Leukemia may not result in swollen lymph nodes. Multiple myeloma almost never causes lymph node swelling unless there is also an infection present.

Leukemia and multiple myeloma starts in the bone marrow. Leukemia most commonly arises from abnormal lymphocytes or neutrophils. Myeloma originates from a cell line called plasma cells, which are formed in bone marrow.

Responses to treatment and survival rates for each of these cancers also vary greatly.

The risk of developing blood cancers generally increases with age. Males are more susceptible than females. Because its exact cause hasn't been discovered, there are no specific recommendations to prevent blood cancer, but you can follow general guidelines. Exposure to excessive radiation and hazardous chemicals should be limited. Studies show that benzene (found in unleaded gasoline), asbestos and pesticides may increase the risk of some blood cancers. When coming in close physical contact with benzene or other hazardous chemicals, take precautions by wearing protective clothing and gloves.

Advances in Treatments

The cure rate for leukemias and lymphomas today is remarkable considering that the prognosis of most blood cancers 30 years ago was dreadful. Chemotherapy is usually the cornerstone of treatment. Radiation therapy is used for localized disease or to shrink tumor bulk that is compressing a vital body structure. Bone marrow transplants are being done with increasing frequency across the country. Newer treatments, such as biological therapies, are discovered at an exciting pace, and many are already used routinely in combination with other therapies.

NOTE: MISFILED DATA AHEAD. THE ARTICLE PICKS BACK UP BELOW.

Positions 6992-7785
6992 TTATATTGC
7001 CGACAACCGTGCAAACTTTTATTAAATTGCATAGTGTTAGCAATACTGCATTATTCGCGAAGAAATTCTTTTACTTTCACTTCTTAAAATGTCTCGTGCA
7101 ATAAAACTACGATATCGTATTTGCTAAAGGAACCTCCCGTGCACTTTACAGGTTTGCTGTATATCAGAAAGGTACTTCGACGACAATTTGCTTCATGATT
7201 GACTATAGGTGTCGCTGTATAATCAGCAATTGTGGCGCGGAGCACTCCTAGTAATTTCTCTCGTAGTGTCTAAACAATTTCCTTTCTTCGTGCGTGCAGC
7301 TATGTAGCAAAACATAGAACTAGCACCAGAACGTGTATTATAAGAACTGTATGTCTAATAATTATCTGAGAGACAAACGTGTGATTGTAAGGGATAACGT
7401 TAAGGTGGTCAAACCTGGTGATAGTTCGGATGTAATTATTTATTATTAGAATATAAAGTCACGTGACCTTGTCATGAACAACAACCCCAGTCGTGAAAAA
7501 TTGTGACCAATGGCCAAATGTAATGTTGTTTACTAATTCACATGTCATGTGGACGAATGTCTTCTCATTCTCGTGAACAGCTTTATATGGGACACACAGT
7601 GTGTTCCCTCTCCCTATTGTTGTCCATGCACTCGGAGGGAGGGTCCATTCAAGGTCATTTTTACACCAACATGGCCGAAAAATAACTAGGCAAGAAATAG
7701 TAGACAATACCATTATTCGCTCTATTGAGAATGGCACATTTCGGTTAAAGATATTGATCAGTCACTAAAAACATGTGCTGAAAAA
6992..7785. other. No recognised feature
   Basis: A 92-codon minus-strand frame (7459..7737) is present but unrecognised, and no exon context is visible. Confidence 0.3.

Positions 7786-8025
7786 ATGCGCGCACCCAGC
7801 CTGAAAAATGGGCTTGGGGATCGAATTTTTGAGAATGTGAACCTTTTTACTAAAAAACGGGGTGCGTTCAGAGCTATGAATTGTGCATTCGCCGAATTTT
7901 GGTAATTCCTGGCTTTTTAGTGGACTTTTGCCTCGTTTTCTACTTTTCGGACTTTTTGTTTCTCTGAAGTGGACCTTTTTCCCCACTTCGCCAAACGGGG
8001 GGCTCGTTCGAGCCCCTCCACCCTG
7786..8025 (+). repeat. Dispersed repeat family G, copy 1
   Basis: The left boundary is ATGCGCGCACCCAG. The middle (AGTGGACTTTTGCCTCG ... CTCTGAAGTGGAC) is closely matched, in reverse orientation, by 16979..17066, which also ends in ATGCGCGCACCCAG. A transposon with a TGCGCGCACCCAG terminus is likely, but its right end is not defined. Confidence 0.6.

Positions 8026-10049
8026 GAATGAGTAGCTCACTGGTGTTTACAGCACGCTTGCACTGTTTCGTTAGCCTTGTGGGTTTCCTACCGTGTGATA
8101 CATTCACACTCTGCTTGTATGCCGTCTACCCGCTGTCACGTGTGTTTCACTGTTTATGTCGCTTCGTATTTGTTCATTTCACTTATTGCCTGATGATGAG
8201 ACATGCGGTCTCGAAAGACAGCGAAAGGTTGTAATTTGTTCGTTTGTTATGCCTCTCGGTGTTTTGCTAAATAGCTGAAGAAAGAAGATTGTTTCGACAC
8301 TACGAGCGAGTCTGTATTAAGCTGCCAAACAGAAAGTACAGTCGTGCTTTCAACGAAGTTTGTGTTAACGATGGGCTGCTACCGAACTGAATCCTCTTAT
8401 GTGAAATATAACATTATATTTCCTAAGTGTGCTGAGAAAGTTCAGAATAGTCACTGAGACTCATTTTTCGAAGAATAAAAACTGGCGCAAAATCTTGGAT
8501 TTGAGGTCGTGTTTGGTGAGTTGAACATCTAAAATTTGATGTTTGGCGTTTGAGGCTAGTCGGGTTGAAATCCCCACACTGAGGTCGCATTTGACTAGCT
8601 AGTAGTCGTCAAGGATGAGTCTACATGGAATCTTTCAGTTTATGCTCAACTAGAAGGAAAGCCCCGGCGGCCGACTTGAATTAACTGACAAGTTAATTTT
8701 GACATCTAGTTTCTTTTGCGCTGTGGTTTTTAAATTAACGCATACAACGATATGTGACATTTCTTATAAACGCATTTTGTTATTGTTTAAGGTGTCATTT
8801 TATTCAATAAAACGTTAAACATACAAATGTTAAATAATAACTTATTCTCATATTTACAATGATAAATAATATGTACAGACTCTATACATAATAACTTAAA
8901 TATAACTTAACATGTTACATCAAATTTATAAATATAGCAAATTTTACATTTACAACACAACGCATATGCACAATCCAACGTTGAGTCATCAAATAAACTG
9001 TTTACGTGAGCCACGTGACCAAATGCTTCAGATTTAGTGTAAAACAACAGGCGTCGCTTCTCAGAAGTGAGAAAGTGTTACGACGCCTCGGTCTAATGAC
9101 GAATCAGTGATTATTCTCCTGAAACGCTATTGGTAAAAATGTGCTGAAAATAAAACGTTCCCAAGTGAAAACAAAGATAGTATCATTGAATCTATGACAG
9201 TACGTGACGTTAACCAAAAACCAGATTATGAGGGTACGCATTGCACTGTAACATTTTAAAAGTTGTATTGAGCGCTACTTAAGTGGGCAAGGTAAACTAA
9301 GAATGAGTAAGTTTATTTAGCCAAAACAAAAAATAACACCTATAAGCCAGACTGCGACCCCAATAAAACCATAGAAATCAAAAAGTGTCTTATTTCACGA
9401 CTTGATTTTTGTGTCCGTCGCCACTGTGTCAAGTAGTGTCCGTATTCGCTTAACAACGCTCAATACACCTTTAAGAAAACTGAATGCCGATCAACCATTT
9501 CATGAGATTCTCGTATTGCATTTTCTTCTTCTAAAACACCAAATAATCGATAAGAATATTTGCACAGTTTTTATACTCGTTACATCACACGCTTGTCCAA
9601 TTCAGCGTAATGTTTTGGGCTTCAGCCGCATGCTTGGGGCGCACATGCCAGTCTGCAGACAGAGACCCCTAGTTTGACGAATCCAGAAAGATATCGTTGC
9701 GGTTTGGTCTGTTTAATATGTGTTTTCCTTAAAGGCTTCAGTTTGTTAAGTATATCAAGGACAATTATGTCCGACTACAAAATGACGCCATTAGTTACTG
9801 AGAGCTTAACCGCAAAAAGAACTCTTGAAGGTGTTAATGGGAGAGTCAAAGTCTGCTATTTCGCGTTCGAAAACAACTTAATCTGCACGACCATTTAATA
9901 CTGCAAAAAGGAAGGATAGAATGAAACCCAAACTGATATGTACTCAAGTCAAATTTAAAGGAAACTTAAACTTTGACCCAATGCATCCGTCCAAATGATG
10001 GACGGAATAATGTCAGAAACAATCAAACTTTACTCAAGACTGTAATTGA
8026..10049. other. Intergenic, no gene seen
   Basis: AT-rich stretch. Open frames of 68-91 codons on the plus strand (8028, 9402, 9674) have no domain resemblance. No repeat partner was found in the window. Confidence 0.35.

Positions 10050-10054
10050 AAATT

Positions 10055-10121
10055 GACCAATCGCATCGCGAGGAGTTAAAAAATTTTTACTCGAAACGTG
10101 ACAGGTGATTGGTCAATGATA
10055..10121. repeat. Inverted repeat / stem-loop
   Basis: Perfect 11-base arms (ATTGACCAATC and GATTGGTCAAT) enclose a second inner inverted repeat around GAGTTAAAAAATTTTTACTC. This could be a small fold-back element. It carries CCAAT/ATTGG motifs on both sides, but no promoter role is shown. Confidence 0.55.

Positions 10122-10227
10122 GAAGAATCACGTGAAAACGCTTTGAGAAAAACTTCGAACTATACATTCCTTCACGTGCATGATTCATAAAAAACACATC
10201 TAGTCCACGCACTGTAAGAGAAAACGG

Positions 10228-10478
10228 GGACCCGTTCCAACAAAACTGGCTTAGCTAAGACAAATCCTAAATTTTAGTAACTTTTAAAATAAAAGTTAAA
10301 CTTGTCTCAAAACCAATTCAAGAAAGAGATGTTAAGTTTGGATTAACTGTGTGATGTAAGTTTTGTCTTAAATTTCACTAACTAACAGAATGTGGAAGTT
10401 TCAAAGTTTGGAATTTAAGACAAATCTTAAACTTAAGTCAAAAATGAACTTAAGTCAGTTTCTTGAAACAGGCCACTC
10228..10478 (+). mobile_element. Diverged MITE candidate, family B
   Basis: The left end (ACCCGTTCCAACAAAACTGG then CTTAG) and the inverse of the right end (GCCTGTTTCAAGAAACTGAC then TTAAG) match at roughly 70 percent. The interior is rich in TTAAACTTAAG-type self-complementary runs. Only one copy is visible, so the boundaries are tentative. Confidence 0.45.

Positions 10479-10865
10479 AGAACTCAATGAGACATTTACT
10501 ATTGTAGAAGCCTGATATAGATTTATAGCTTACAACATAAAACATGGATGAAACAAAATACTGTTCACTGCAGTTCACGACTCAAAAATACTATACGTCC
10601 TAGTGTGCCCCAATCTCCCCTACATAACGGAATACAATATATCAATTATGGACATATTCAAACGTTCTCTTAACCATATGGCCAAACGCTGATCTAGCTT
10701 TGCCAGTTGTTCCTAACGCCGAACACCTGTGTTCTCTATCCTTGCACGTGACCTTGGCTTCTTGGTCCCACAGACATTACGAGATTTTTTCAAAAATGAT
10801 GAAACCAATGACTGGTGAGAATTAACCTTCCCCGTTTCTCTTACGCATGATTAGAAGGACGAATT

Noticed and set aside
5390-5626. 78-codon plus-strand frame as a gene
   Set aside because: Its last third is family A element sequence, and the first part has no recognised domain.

Bone marrow transplants. Used more frequently to treat lymphoma and leukemia, this procedure gives very high doses of chemotherapy or irradiation, which kills the cancer cells, but also healthy cells in the bone marrow. The patient is then given an infusion of stem cells from the bone marrow or peripheral blood. Bone marrow transplant has tremendous risks, including death, and tends to be more successful in younger patients and when the disease is in an early stage. Since bone marrow transplant for blood cancers is a specialized procedure, a transplant candidate should look for a hospital that has extensive experience treating his or her specific type of cancer and that performs bone marrow transplants regularly.

Biological therapy. Biological therapy uses special immune system cells and proteins to stimulate the body's immune system to kill cancer cells. Biological agents such as interferons, interleukins, monoclonal antibodies, tumor-necrosis factors and colony-stimulating factors are natural substances found in the body that help alter the way the immune system reacts to cancer. Researchers now are able to create reproductions of some of these biological agents in laboratories. These reproductions imitate the natural immune agents and are used to augment the anti-tumor immune response of the patient.


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Last updated October 01, 2014